“Black Girls Rock” cap­tures prow­ess of black women

South Florida Times - - FRONT PAGE - By JU­LIANA ACCIOLY Spe­cial for South Florida Times

CORAL GABLES, Fla. - Celebrity DJ and philanthropist Bev­erly Bond has been busy celebrating black ex­cel­lence.

Her Black Girls Rock! move­ment, non-profit or­ga­ni­za­tion and men­tor­ing pro­gram is at full speed, along with the Black Girls Rock! awards on BET. For her role as a so­cial in­no­va­tor, "Ebony" mag­a­zine has named Bond one of the most in­flu­en­tial black women in Amer­ica for the past five con­sec­u­tive years.

Bond's most re­cent homage to black wom­an­hood is "Black Girls Rock: Own­ing Our Magic, Rock­ing Our Truth," a col­lec­tion of es­says with photos show­cas­ing 69 no­table women from all over the world.

"I think of it as an en­cy­clo­pe­dia of amaz­ing black women," said tele­vi­sion host and for­mer Mi­ami Dol­phins cheer­leader Carla Hill, who led a talk with Bond last Fri­day at the Books & Books in Coral Gables.

"When we were younger we saw th­ese images of black women only here and there. This is a re­minder to the women in our com­mu­nity that there's some­body out there who looks like them and is do­ing great things."

In Bond's view, the book is all about the re­ac­tion it en­gen­ders, whether it be self-love, em­pow­er­ment or heal­ing. By fea­tur­ing women who have shaped the world, from for­mer first­lady Michele Obama to singer Ri­hanna to model Lupita Ny­ong'o, Bond said that one of her goals is to counter the mis­rep­re­sen­ta­tions of Black women in the me­dia and the lim­its they had to deal with for so long.

"I only in­cluded women who are noth­ing but com­pla­cent. Th­ese are women who seem to cause trou­ble," she said. "Be­fore we were all hav­ing th­ese con­ver­sa­tions about the ab­sence of black women in the me­dia or them be­ing stereo­typed or ob­jec­ti­fied in videos as this hy­per sex­ual glamor be­ing in our own com­mu­nity. Black women were sort of a joke, we just didn't own it."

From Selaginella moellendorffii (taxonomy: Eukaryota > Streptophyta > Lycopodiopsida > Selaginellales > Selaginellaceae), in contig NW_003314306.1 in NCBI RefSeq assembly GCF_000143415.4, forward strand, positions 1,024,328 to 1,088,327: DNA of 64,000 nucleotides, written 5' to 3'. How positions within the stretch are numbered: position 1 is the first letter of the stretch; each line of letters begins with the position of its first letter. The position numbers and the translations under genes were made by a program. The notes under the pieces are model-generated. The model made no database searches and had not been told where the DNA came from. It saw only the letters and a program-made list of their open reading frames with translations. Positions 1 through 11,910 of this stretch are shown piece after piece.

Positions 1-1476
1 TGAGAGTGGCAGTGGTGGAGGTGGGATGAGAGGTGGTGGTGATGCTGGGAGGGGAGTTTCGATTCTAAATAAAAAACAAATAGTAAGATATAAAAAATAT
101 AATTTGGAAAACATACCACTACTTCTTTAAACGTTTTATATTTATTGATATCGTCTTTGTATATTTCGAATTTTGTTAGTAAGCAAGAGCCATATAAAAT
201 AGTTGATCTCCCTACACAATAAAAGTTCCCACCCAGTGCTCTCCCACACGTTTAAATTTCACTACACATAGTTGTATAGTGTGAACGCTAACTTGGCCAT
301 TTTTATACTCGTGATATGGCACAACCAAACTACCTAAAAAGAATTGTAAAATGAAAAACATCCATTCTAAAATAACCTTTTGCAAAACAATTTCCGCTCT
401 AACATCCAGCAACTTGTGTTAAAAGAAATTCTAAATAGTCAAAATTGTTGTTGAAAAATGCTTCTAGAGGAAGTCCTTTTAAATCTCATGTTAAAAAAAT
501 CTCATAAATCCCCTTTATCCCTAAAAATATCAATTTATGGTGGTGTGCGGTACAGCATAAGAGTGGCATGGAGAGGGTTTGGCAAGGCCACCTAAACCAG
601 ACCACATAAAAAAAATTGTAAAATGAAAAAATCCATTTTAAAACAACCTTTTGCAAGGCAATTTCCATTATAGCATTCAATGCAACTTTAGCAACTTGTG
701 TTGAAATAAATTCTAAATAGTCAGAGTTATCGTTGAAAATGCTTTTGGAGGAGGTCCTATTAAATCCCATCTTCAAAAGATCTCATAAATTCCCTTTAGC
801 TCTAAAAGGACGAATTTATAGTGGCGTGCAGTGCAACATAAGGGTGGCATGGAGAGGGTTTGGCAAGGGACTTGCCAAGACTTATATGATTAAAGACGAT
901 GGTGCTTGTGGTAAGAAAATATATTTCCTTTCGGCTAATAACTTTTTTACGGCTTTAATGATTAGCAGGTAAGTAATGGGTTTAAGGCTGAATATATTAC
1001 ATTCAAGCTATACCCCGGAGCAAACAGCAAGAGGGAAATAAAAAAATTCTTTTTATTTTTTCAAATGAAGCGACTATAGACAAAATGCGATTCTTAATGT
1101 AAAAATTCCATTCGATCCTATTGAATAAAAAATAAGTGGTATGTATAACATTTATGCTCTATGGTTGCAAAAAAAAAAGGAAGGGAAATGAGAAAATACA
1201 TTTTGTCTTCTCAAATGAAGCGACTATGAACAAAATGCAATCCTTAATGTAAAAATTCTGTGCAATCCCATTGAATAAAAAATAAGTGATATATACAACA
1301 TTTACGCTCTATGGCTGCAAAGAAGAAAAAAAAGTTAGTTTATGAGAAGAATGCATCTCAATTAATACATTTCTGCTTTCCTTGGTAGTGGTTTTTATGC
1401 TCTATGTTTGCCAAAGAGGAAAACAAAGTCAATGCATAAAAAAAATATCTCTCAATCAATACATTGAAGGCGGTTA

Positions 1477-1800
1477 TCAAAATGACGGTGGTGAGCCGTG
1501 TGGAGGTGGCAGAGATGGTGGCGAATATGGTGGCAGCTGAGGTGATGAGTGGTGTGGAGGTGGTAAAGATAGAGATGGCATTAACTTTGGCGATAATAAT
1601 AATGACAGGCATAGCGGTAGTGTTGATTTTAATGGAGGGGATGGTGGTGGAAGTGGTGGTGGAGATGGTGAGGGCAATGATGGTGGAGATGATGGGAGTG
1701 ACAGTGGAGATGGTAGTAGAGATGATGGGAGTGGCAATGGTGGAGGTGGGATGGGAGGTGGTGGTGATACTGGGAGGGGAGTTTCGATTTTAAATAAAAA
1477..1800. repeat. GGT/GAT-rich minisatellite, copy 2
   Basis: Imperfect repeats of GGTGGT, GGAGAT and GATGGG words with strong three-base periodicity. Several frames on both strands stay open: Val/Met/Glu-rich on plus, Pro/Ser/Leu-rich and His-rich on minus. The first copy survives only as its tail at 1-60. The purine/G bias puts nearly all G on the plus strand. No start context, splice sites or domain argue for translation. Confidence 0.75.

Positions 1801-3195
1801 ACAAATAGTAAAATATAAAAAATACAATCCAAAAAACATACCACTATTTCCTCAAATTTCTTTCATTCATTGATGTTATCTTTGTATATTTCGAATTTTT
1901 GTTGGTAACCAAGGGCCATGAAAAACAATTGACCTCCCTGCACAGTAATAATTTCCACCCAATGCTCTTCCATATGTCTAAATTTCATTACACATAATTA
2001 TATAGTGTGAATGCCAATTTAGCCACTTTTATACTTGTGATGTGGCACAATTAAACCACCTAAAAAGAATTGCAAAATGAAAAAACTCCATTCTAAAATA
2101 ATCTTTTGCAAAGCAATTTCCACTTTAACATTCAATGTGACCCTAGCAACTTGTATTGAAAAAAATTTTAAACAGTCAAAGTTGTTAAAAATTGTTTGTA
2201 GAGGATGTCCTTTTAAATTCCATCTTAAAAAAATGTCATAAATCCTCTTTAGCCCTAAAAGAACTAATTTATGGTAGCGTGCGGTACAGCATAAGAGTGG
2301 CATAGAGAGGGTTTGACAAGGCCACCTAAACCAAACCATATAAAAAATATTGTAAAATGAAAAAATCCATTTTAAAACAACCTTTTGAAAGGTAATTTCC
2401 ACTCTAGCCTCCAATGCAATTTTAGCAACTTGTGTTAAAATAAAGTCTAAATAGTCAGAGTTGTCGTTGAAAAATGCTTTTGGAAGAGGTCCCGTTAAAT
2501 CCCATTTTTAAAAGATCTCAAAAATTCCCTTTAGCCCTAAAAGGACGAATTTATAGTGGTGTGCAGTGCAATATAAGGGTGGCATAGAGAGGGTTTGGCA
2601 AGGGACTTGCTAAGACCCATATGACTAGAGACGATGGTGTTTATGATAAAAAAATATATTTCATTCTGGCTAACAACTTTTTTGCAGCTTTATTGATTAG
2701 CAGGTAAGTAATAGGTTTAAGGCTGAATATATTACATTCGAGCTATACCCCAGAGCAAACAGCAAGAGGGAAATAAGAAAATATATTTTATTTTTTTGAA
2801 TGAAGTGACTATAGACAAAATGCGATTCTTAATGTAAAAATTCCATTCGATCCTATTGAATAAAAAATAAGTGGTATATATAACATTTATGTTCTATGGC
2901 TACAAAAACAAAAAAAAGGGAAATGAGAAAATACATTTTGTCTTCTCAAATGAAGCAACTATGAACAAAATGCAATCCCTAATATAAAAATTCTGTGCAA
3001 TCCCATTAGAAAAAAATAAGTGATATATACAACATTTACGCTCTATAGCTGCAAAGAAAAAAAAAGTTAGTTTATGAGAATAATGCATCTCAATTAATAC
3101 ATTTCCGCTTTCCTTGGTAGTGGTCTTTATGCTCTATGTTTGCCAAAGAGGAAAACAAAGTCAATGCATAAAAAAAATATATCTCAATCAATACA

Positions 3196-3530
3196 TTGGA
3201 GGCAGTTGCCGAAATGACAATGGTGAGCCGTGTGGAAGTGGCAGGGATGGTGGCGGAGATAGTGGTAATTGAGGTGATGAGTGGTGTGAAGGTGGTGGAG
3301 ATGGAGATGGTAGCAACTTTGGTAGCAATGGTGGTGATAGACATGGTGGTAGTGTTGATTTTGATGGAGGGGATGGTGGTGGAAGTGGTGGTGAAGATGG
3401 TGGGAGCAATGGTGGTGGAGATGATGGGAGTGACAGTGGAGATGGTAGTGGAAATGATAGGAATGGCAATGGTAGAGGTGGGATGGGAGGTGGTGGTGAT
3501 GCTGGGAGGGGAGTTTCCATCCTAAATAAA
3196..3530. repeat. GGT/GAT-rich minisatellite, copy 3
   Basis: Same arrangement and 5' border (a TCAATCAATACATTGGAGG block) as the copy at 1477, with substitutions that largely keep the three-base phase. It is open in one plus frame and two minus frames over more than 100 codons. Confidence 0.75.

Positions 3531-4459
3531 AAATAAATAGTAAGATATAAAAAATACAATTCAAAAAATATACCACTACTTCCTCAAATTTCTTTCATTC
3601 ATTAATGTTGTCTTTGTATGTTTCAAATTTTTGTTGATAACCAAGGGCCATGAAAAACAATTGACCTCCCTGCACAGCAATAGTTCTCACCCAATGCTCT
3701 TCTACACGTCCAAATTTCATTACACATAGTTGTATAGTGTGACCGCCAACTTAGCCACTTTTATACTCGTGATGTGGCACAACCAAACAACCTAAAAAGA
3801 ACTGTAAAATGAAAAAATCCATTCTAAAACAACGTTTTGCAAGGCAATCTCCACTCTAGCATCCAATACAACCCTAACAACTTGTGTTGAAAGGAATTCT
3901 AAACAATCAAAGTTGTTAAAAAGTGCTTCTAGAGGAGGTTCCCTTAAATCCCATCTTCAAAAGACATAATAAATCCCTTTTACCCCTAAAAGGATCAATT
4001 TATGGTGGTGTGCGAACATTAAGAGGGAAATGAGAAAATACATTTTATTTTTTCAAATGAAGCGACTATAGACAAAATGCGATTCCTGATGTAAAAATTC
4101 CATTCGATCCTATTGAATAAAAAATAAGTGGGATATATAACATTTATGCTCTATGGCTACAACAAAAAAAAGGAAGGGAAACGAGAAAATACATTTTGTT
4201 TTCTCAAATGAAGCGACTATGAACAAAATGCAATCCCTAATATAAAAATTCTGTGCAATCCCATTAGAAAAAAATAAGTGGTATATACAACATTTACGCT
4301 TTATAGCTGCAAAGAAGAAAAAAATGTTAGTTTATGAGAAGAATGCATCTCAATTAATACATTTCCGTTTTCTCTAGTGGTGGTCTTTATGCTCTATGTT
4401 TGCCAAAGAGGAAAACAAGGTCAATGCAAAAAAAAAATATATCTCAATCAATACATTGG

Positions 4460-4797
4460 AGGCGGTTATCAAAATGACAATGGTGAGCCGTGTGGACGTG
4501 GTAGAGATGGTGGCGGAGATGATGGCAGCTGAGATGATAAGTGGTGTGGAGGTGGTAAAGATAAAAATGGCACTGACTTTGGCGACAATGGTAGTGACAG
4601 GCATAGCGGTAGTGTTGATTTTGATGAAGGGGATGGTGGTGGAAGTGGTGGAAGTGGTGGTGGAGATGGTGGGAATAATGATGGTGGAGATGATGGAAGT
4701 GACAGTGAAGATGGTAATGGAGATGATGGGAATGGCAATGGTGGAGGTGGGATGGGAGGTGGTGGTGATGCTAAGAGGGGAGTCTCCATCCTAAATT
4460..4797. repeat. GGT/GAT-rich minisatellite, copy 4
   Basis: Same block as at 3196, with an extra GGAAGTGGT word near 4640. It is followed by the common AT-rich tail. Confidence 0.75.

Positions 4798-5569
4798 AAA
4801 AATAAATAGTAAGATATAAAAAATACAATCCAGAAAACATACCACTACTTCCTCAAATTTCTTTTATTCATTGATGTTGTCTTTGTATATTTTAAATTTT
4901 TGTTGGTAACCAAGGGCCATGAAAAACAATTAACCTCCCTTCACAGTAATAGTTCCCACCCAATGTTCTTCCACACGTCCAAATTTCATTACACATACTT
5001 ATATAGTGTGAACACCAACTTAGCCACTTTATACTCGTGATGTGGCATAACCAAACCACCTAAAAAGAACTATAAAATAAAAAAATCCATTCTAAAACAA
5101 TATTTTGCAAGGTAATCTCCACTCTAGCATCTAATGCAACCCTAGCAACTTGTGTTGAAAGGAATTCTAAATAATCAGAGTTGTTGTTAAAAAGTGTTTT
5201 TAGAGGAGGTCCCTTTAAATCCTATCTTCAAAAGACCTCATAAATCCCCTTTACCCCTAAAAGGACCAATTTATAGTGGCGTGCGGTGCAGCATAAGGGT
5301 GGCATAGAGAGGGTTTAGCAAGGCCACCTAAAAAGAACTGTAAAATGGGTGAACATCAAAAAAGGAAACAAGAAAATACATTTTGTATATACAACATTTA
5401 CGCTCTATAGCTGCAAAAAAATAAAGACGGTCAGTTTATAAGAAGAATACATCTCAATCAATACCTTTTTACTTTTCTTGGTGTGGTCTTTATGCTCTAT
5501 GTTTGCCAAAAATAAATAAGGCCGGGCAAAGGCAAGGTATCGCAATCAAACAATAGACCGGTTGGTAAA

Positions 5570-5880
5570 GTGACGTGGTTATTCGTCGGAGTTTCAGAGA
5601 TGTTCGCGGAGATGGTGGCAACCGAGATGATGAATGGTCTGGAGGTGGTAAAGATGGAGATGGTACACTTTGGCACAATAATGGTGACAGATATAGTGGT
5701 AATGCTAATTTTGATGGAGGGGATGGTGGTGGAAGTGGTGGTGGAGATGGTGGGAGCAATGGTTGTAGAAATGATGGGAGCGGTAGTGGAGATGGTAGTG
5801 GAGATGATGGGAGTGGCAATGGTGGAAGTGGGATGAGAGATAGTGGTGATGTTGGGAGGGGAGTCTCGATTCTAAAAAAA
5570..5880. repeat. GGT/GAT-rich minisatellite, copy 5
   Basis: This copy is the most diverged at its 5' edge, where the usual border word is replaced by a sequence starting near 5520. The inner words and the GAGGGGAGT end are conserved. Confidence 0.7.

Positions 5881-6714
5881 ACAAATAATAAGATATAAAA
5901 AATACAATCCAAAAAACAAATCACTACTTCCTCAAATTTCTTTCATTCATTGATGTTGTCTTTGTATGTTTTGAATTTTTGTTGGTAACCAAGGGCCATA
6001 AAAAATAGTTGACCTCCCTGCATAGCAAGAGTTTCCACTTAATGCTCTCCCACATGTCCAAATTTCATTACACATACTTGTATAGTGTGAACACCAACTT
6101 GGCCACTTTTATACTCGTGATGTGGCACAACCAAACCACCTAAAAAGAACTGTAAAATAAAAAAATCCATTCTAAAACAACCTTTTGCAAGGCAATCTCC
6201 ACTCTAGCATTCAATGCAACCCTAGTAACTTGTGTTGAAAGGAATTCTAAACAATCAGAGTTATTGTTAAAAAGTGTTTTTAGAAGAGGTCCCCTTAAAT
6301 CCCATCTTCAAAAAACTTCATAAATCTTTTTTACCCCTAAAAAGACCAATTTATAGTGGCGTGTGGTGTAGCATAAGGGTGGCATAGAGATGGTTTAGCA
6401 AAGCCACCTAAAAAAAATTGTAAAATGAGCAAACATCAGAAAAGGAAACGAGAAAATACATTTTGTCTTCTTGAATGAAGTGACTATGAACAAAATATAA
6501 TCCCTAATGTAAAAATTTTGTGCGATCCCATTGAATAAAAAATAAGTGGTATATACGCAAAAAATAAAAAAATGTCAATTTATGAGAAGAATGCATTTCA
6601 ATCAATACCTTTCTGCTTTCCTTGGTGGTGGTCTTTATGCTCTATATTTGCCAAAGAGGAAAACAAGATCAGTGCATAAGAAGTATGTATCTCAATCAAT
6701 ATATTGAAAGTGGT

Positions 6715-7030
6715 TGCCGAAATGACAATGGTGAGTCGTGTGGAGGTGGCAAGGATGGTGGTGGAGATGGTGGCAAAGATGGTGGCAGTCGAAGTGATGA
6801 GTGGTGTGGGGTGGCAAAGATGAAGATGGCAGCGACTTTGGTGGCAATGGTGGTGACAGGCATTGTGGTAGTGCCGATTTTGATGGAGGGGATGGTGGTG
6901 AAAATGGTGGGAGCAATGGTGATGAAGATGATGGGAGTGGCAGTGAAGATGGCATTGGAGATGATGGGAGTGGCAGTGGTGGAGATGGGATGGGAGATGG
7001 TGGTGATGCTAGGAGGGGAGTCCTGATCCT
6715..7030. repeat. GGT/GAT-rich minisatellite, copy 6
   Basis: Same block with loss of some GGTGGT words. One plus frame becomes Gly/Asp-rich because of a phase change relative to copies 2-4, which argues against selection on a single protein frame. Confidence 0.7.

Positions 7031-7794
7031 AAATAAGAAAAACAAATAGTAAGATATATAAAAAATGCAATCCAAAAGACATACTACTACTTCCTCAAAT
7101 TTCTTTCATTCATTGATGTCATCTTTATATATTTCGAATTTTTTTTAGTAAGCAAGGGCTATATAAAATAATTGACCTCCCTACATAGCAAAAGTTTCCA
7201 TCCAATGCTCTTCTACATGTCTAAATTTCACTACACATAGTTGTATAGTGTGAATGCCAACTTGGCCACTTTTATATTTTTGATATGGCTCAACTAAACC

Bond her­self felt she didn't carry through all that she might have in a cul­ture with less racial bias. "I made this space for my­self as a DJ, I owned it, I knew my mu­sic, but even in my ac­com­plish­ments there was no space to cel­e­brate."

It was that frus­tra­tion that prompted her next move. Black Girls Rock! started as a T-shirt slo­gan and gained trac­tion to be­come some­thing big­ger than she thought she could ever achieve.

"I didn't know I could make a dif­fer­ence. You know how you be­lieve in your vi­sion, but you don't re­ally be­lieve in it? That's how it was for me."

With lead­er­ship pro­grams that ed­u­cate young girls on en­trepreneur­ship, tech­nol­ogy, arts and cul­tural lit­er­acy and a Black Girls Rock! Africa platform in the works, Bond said that the main goal of the move­ment is "to give black women an­other chance. As grown women we can nav­i­gate spa­ces but lit­tle girls can't. I tell them:You can't be cool as me, you haven't had ex­pe­ri­ence, you don't have a job, you can't be in­stantly cool as so­cial me­dia makes you think you can be. But you can pre­pare your­self well now to be that per­son."

Asked by an at­tendee about the resur­gence of black women em­pow­er­ment and fem­i­nism and the in­ter­sec­tion be­tween the two, Bond said that "to cre­ate that in­ter­sec­tion we have to do the work and make sure that the voices in our com­mu­nity are not si­lent. If peo­ple don't know about us, they won't talk about us."

An­other at­tendee asked Bond how the black com­mu­nity should work to make sure that the new "Black Re­nais­sance" won't be taken for granted by the young peo­ple.

"Move­ments help you know that peo­ple did things be­fore you and in­still the no­tion that his­tory should never go back­ward, but look what's hap­pen­ing now," said Bond, ar­gu­ing that black life and cul­ture are still be­ing in­ter­rupted by vi­o­lence and prej­u­dice.

"We took for granted this dor­mant racism to be in­ex­is­tent. But the new gen­er­a­tion is fac­ing the racist Amer­ica that our par­ents saw, they are start­ing to see in­jus­tice."



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